Menorah added to holiday display in Capitol

  • A Hanukkah menorah was added Friday to the holiday display in the Capitol rotunda in Springfield. It soon will have a sign added to the presentation.

    A Hanukkah menorah was added Friday to the holiday display in the Capitol rotunda in Springfield. It soon will have a sign added to the presentation. Rebecca Anzel/Capitol News Illinois

 
By Rebecca Anzel
Capitol News Illinois
ranzel@capitolnewsillinois.com
Updated 12/9/2019 5:40 PM

SPRINGFIELD -- A Hanukkah menorah was added to the holiday display in the Statehouse rotunda Friday, joining a holiday tree, Nativity scene, satanic sculpture and winter solstice sign installed days earlier.

Lubavitch Chabad of Illinois, a group that aims to further the worldwide Hasidic Jewish movement, placed the symbol of "spreading light and increasing light," Rabbi Meir Moscowitz said.

                                                                                                                                                                                                                       
 

"The menorah is the oldest symbols of the Jewish faith, a seven-branch candelabra of the nation of Israel in order to be a 'light unto the nations,'" Rep. Sara Feigenholtz, a Democrat from Chicago and a member of the Jewish Caucus, said in an email. "I am delighted that it is displayed every year in the Capitol rotunda in celebration of the holiday."

The office of Sen. Ram Villivalam, a Democrat from Chicago, applied Dec. 4 with the secretary of state's office to install the holiday display addition.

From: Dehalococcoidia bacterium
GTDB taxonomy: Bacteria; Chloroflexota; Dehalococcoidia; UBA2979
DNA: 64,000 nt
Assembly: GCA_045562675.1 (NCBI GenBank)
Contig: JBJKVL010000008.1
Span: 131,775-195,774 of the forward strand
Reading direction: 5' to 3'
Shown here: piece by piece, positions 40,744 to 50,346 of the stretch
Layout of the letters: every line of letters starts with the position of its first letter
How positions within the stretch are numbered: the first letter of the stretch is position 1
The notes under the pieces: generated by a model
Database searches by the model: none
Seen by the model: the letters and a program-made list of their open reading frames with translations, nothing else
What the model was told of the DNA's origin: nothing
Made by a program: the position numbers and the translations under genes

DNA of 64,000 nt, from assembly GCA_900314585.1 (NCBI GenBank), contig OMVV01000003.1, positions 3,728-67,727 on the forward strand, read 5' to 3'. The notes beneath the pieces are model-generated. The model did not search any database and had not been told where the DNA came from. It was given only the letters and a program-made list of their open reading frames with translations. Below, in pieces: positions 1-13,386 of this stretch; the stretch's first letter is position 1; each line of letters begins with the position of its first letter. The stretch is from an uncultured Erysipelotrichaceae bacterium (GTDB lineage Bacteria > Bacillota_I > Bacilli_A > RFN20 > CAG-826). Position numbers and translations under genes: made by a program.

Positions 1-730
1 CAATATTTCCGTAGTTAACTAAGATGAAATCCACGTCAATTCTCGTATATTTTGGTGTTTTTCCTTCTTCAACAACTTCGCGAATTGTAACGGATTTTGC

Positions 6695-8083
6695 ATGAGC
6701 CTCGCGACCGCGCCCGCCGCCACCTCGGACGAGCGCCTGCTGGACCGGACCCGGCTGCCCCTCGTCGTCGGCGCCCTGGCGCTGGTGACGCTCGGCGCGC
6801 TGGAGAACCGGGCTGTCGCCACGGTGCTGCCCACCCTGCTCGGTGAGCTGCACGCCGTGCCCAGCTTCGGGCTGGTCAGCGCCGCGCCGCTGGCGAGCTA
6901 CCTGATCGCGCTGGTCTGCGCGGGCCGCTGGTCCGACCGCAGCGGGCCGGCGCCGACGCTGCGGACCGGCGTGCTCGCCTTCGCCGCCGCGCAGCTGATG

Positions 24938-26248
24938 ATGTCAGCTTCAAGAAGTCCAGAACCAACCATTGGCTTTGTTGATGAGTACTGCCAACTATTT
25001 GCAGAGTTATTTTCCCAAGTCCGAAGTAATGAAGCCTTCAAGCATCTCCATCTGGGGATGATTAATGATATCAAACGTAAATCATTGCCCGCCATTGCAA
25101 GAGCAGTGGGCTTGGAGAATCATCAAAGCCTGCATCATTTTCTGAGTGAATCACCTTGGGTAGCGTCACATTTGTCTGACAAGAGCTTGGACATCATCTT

"I have the largest concentration of Jewish constituents out of any district in the state, ... and so I see firsthand the different religions, cultures and languages throughout my district," he said. "I also see how important it is to celebrate each one and also recognize the commonalities that each one has with the other. Displaying the menorah is an opportunity that we have to bring people together."

Lubavitch Chabad of Illinois has displayed this menorah for "many, many years," Moscowitz said, and will be adding a new accompanying sign "in the coming days."

To celebrate Hanukkah, which begins the night of Dec. 22, a staff member will light each bulb on the corresponding day, he added.

"Hanukkah is unique in that the message of Hanukkah is spreading light and increasing light. Every day we add one more," Moscowitz said. "It's a universal message, ... especially nowadays when there is so much negative news -- it's important to metaphorically and practically make positive news and light and goodness. Where is more appropriate than the Capitol of this special state?"

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